Hillary Clinton’s inability to gain the public’s trust amidst scandal is keeping the door open for other Democrats to enter the race for president in the 2016 elections.
Now, a “senior Democrat” told CNN that Vice President Joe Biden has received President Obama’s blessing to make a bid for the White House. Biden has been meeting with several Obama fundraisers; it’s conceivable that, there being no love lost between Obama and the Clintons, they’ve kept their powder dry awaiting Obama’s blessing on a successor.
Gun owners know Biden as a staunch, if careless, opponent of gun rights. He was Obama’s choice to head the Gun Violence Prevention Task Force, which lost the Senate fight for universal background checks, and he opposed the Protection of Lawful Commerce in Arms Act. He also supports bans on so-called “assault weapons” and standard-capacity magazines, once infamously advising Americans to just “buy a shotgun” and fire it into the air.
Police Officer Turned Away From Chuck E. Cheese’s Restaurant For Carrying Firearm
A Bowling Green, Ky., police officer was refused service at a Chuck E. Cheese’s restaurant August 19—even though her police polo shirt made her clearly identifiable as a police officer, and even though Kentucky state law expressly allows officers to carry firearms anywhere in the state except federal buildings, whether or not they’re wearing uniforms.
Kentucky law allows businesses to post “No Firearms” signs on their premises. However, “Our firearms policy does not apply to officers in uniform,” a spokeswoman for the restaurant chain told WBKO. “We do have a firearms policy for civilians and off-duty, non-uniformed officers, but officers in uniform are always welcome to bring in their firearms,” she continued, demonstrating her apparent ignorance of state law.
Kentucky has more than 200,000 Right-to-Carry permit holders who can exercise their constitutional rights—and their freedom of choice in dining options—accordingly.
Crime Rises In The Gun-Control Haven Of Cape Town
Having made a concerted effort to implement gun control since 2000, South Africa now maintains very strict gun laws. To legally obtain a gun, the prospective buyer must first undergo a background check that includes an interview with a spouse or partner, as well as two other people. Next is a competency requirement that includes proper training. The applicant then provides a detailed explanation of why he or she should own a firearm. Finally, police have the ultimate say on whether or not a gun license is awarded.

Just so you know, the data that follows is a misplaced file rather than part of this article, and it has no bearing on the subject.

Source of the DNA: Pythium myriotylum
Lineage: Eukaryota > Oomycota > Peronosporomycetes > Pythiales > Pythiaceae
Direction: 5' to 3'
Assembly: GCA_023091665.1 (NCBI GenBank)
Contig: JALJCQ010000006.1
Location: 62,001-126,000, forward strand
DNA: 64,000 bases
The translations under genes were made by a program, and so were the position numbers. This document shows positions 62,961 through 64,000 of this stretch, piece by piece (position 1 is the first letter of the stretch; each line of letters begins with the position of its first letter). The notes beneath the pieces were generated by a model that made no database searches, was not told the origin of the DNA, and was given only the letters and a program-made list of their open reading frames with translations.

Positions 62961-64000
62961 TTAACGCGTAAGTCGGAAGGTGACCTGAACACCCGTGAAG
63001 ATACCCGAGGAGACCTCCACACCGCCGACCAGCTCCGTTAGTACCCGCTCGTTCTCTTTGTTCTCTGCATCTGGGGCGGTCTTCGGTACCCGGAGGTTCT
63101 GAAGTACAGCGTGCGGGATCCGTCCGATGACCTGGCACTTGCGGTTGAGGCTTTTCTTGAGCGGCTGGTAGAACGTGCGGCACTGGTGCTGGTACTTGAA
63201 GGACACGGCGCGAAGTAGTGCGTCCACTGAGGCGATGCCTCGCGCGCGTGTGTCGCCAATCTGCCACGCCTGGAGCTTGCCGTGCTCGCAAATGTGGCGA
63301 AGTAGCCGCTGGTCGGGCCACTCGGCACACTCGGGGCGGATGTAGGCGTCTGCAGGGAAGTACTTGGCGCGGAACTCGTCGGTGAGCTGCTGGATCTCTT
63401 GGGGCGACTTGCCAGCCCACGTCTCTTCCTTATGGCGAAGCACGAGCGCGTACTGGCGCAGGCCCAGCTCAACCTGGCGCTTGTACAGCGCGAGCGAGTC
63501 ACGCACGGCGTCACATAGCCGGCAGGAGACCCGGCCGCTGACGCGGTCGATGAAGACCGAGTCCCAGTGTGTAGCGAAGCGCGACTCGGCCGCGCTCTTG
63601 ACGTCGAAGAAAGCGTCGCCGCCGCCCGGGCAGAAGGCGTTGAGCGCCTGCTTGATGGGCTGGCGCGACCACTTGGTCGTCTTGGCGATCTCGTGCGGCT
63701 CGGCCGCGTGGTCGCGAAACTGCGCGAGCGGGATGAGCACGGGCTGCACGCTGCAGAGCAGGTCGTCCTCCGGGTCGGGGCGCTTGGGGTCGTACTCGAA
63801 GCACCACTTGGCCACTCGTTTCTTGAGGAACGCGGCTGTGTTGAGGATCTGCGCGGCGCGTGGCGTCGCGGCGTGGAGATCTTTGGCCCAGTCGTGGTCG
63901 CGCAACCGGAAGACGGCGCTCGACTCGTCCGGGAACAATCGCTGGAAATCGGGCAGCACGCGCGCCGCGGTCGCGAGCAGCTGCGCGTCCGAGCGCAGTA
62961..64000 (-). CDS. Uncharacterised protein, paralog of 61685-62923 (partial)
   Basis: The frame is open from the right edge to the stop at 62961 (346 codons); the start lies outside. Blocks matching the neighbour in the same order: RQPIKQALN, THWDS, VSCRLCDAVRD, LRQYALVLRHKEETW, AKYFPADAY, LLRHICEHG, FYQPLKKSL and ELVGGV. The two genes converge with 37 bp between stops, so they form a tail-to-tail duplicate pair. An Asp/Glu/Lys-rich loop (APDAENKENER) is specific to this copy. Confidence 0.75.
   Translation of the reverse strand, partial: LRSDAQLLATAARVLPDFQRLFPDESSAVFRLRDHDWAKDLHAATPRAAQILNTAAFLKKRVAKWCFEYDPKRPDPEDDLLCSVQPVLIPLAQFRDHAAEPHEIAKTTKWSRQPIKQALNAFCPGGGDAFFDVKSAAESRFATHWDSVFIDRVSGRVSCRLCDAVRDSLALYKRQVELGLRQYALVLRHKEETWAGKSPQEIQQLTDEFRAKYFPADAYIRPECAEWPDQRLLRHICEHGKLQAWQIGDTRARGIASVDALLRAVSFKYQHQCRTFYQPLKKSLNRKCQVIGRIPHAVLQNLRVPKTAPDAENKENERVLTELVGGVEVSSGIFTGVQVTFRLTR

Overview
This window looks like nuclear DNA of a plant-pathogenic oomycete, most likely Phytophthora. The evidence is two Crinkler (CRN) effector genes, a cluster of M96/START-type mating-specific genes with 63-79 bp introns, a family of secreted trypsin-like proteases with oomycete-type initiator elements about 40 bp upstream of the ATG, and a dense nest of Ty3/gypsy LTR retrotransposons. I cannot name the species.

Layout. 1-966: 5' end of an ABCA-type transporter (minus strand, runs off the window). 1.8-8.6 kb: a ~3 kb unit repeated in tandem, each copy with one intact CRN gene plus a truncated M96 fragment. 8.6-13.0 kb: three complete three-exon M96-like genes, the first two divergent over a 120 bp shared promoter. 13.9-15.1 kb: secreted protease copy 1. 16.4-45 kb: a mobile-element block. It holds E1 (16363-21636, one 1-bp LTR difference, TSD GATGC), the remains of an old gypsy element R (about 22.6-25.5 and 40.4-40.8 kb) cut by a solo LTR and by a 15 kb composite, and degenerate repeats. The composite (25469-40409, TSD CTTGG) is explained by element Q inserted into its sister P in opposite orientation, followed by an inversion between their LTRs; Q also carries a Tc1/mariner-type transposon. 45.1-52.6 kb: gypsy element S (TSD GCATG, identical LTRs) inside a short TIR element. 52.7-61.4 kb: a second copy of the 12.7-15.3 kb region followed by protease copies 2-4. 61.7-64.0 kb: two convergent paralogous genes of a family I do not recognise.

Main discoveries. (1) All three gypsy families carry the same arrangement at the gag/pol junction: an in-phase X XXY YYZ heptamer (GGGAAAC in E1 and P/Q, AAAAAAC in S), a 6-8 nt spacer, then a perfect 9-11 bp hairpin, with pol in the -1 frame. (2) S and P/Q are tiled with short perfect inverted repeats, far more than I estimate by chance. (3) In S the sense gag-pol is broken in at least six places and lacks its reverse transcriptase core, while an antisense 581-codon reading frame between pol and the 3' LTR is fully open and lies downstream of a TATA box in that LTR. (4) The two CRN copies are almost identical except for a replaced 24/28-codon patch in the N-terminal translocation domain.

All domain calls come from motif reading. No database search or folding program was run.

Since we know the cause-and-effect of gun control and crime in the U.S., is it any surprise to hear that Cape Town gun crime is on the rise? Last year, 633 homicides were committed with firearms. Not only are the guns in the hands of criminals only, but with far too few convictions, the bad guys are remaining on the streets where citizens are unarmed and defenseless.
Bloomberg-Funded Group Seeks Maine Referendum On Background Checks
The parents of a murdered Portland woman have joined forces with the Maine Secretary of State’s office and state chapter of Michael Bloomberg’s Moms Demand Action to propose a bill that would allegedly close Maine’s so-called “gun show loophole,” requiring background checks on anyone purchasing firearms at gun shows or from private sellers.
Under the bill, person-to-person transactions would have to be completed with a registered gun dealer who can run a background check through the federal system. However, family members would be exempt and hunters would be allowed to loan firearms as long as the owner is present, or if a gun transfer was necessary “to prevent imminent death or prevent great bodily harm”—a slippery slope indeed.
Sadly, fixing a manufactured “gun show loophole problem” will likely do nothing to prevent future senseless killings. Criminals always find a way to get guns, and universal background checks only infringe on the rights of law-abiding gun owners.
Suppressor Availability Slowly Improving
Ohio residents got the welcome “go-ahead” on suppressor ownership in March, joining 40 other states—the good news. The less-good news is that, like anything that falls under National Firearms Act (and BATFE) control, the wait for approval of paperwork will almost certainly be months. Occasionally, it can be years.
The rationale for expanding suppressor use is that they make all sorts of shooting less disruptive to all manner of bystanders. (A typical one cuts initial report from a literally deafening 145-165 dB to a still-loud 115-130 dB. For comparison, a close-up, very loud shout is 90 dB.) They can also substantially reduce hearing damage: As their growing legion of fans say, using one is “the polite thing to do.”
We hope that BATFE, as promised, will speed up the process allowing purchase of the devices. Considering the $200 fee they receive for every app, surely months or years to approve is unreasonable.
Nashville Robbery And Carjacking Suspect Shot By Victim
Two people had just driven home from a football game and were talking outside a home in north Nashville, Tenn., when a white Jeep Cherokee pulled up near them. 22-year-old Clarence Goins allegedly pointed a firearm at them and demanded that they hand over their valuables, including car keys. A second suspect drove away in the Jeep, and Goins began making his way toward a Chrysler 300 belonging to the victims.
At this point one of the victims drew a firearm, upon which Goins reportedly opened fire. After an exchange of gunfire, Goins died at the scene; police recovered his gun and are looking for the second suspect.